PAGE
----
Creative Making Your Hand Prints Stand Out


Making Your Hand Prints Stand Out

Making Your Hand Prints Stand Out


Does your child love to hand print different things? If they do, they should get a hand print artist to paint or draw something for them. What better way to motivate a child than to hand print their name on a toy, make a drawing or paint a picture. It’s such a simple process but so rewarding. Not only does it make the child feel good, but it also teaches them about colors, shapes and the ability to express themselves creatively.

Many educators either support the mass production-line proliferation of hand print art s produced by adults and turned into “fine-tipped” Santa’s, fishing lures, fish, flamingos and flowers. Other explanations offered in defence of these activities include educational benefits, fine-otor development, the need to inculcate values in young people and the need to teach children to respect others. Studies have shown that hand print art engages and excites pre-schoolers. In fact, these early childhood educators frequently say that it improves language, motor skills, hand movements and self-control.

The positive benefits of hand print art can extend to adults too. They can be used for thank you notes, as holiday decorations and to accentuate photos. Perhaps most importantly, hand prints offer a valuable opportunity to connect with those who are most like-minded. They can help reinforce values that children learn early in their lives, which will be essential for adult life. The connection created between early childhood educators and the hand print art of their students is a unique and satisfying one.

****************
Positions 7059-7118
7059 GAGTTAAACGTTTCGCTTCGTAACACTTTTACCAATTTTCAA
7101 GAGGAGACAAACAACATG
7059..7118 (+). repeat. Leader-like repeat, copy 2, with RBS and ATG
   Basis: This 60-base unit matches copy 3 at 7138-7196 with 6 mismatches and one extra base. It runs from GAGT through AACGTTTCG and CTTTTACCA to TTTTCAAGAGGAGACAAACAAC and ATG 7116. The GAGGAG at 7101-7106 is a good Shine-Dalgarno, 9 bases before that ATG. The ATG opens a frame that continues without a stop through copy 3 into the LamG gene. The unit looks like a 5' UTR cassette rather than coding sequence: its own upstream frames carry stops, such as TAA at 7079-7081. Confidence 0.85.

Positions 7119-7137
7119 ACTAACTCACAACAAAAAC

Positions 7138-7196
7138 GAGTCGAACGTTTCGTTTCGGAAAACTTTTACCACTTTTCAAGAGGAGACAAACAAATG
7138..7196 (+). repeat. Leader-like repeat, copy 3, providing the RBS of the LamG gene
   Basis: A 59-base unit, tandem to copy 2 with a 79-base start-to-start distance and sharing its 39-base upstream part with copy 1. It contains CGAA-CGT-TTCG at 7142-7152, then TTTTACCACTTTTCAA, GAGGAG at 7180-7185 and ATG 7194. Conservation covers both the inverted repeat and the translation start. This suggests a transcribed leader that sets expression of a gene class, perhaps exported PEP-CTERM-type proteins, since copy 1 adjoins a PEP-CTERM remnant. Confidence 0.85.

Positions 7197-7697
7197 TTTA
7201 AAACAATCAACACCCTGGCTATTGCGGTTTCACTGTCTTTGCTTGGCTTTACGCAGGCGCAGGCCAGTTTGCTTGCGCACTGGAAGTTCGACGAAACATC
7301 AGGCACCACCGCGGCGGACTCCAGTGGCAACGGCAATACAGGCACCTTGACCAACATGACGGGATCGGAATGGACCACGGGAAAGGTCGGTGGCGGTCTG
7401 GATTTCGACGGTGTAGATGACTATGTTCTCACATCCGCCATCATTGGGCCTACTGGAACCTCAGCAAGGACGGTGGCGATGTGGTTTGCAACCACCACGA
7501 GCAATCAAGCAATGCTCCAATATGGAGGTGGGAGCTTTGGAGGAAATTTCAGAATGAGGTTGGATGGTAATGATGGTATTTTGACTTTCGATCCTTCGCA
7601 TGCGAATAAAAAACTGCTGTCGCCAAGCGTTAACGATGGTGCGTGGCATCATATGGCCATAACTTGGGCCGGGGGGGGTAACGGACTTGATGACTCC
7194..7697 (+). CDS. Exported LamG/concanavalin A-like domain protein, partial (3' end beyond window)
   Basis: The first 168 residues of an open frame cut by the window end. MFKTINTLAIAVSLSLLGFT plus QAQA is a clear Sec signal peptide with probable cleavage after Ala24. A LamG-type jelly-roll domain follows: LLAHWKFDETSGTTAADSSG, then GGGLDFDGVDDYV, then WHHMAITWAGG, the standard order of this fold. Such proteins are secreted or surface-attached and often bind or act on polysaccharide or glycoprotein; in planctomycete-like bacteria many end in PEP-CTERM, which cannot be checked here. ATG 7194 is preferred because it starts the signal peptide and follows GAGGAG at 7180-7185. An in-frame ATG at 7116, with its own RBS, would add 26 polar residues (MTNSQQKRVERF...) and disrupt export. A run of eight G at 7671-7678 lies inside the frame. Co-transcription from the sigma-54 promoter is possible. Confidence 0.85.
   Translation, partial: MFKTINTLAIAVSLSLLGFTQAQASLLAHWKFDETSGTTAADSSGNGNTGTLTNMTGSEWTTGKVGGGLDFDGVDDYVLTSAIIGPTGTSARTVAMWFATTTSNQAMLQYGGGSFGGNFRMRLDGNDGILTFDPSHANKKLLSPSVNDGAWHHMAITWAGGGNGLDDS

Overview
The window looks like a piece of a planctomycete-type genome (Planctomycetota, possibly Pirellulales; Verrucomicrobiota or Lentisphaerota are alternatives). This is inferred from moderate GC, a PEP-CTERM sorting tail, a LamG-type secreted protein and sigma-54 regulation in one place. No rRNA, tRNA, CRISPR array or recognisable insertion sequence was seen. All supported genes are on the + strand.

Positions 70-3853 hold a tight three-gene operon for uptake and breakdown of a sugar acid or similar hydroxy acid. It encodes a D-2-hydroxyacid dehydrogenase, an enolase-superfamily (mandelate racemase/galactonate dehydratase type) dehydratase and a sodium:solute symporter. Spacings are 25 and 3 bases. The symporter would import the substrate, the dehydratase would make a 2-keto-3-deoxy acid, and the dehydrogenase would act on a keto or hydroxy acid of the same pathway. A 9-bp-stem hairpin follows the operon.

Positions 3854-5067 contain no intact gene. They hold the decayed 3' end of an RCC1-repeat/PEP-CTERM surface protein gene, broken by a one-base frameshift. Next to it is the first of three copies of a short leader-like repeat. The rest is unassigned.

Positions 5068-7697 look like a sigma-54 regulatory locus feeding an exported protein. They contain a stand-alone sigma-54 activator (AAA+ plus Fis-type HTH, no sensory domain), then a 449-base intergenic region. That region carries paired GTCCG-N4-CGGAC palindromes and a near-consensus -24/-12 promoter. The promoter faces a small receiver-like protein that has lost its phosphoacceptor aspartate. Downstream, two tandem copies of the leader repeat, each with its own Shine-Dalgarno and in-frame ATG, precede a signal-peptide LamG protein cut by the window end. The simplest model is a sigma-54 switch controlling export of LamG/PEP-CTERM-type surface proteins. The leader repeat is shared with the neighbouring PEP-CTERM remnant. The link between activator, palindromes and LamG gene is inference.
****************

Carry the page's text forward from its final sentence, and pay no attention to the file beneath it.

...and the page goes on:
An early childhood educator might take the hand print art of a parent or guardian and create a unique scrapbook or album. The album could then be used as a starting point for a teacher to record the child’s own hand print and experience of their parent’s or guardian’s special time. There are many different ways that this scrapbook could be completed. Some teachers might choose to record brief quotes or simple poem print designs using the child’s own ink; other teachers might just use a plain blank stapler with a pen taped on the reverse to capture handprints. Some might just use the poem print as inspiration for the creation of a more elaborate album or scrapbook cover.

For this project, the hand print would simply be photographed using a digital camera and then copied onto an appropriate size of card stock using a laser printer and a standard ink pen or dry erase marker. For hand print artists who are particularly proud of their work, they might even wax or varnish their work so that it appears hand painted. Then a variety of different art products might be used to decorate the album. Depending on how ambitious the teacher is with the project, he or she might prefer to use ribbon, fabric paints or pastels to decorate the album.

A variety of teachers, grandparents, counselors and Head Start professionals are finding that hand prints are a great way to incorporate meaningful and relevant experiences offered by those who have passed on. They are also perfect for incorporating those same experiences into the art work of others. If more of the public is encouraged to record their own hand prints using similar methods, this type of project can provide a platform for those who want to share what they have learned in a classroom setting or share a personal experience during one of their custodial visits.

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